Tuesday, 19 July 2016

Are we in control or is it an illusion?

We think we are in control of our decisions when in fact we are susceptible to other people's influence.

How do we know what is the right or wrong thing to do? Who decides what is right and what is wrong? Are we selfish or selfless?

In this next two-part series, I will examine how influence affects our decision making. I will give you personal examples and two different scenarios. Are you ready?

Is it wrong to guilt people into donating?

Everyone has a choice, no one forces you to do anything even if you think you are obliged, "it is your thinking that makes it so". However, the flip side to this is the power of influence that people have over you when you just can't say no.

If you haven't already read this powerful book with practical strategies about how to influence people using the power of persuasion, I suggest you buy it as soon as you are ready for it.

Influence by Robert Caildini expresses the use of the everyday practice that people use against your own will, without you clearly understanding how. He is a master observer and sometimes regarded as the "godfather of influence."

This book was a validation to my observation of the human behaviour.

"Understanding persuasion means understanding how we make decisions."

Many great writers and successful entrepreneurs are able to observe what is happening without passing judgement. When this happens you are able to distinguish first what is logical, second what is reality/truth, and lastly how things work.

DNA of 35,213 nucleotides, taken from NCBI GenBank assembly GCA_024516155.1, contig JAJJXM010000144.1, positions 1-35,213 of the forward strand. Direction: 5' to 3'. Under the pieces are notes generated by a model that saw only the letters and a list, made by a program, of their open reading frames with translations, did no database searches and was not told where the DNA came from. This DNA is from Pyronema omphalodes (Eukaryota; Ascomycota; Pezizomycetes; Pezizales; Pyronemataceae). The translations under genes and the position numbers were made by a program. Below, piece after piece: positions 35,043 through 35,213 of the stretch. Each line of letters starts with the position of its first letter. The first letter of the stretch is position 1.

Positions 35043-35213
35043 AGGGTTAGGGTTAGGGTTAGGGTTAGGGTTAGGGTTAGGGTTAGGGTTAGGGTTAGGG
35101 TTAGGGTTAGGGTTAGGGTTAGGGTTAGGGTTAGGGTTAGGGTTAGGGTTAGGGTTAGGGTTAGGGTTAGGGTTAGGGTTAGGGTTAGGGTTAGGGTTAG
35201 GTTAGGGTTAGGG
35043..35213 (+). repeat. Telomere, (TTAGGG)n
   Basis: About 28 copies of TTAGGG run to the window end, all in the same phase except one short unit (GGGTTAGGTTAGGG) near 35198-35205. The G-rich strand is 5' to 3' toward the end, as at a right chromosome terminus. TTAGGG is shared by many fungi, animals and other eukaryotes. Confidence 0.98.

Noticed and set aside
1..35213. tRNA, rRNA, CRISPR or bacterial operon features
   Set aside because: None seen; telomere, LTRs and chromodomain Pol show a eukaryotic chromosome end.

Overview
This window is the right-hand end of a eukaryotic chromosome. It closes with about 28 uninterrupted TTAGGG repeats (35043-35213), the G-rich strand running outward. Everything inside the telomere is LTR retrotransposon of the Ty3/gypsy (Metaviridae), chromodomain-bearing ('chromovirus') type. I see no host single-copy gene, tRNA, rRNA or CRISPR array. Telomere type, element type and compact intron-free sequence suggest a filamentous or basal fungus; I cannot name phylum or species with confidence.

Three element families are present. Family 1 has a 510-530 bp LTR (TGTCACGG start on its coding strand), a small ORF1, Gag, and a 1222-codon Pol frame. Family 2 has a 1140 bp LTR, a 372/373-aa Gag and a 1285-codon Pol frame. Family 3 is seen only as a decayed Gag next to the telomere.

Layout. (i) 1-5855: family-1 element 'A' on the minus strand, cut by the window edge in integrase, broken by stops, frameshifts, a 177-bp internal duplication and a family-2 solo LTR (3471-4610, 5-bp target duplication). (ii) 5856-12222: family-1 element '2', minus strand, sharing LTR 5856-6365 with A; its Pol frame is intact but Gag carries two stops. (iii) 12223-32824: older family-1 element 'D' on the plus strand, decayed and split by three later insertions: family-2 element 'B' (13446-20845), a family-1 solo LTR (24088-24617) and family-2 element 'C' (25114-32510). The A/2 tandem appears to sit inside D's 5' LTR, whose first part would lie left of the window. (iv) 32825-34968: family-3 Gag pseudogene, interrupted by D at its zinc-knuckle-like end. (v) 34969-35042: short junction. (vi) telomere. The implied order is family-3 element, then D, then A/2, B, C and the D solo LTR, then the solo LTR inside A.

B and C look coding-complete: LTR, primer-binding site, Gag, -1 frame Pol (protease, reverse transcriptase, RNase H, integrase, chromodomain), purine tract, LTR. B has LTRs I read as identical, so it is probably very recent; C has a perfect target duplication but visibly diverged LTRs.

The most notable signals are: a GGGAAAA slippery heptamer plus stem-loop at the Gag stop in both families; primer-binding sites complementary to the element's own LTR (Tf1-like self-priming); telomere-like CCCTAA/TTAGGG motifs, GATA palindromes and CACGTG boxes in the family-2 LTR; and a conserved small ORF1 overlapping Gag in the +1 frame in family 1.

Epictetus in his work The Art of Living describes it as such:

"Anytime you approach a situation step back for a moment and analyze...Determine what happens first and see what that leads to."

What he is saying is pay attention to what is important, and what is important is your control over the situation. Do what you feel will be the most beneficial to your well-being.

So is it wrong then to guilt people into donating to a worthy cause? Well, one would have to ask what is a worthy cause? And who decides it is worthy? What I may consider worthy, you may have the opposite belief about it based on your previous experiences, and if you do, would you still donate?

Your first reaction will be to say no. Although, I find it interesting that we go against what we say we wouldn't do.

There are powerful forces at work here. No, this is not divine and intervention, this is using a practical approach to understanding people.

Continue reading HERE.

Image copyright by disaster.salvationarmyusa.org

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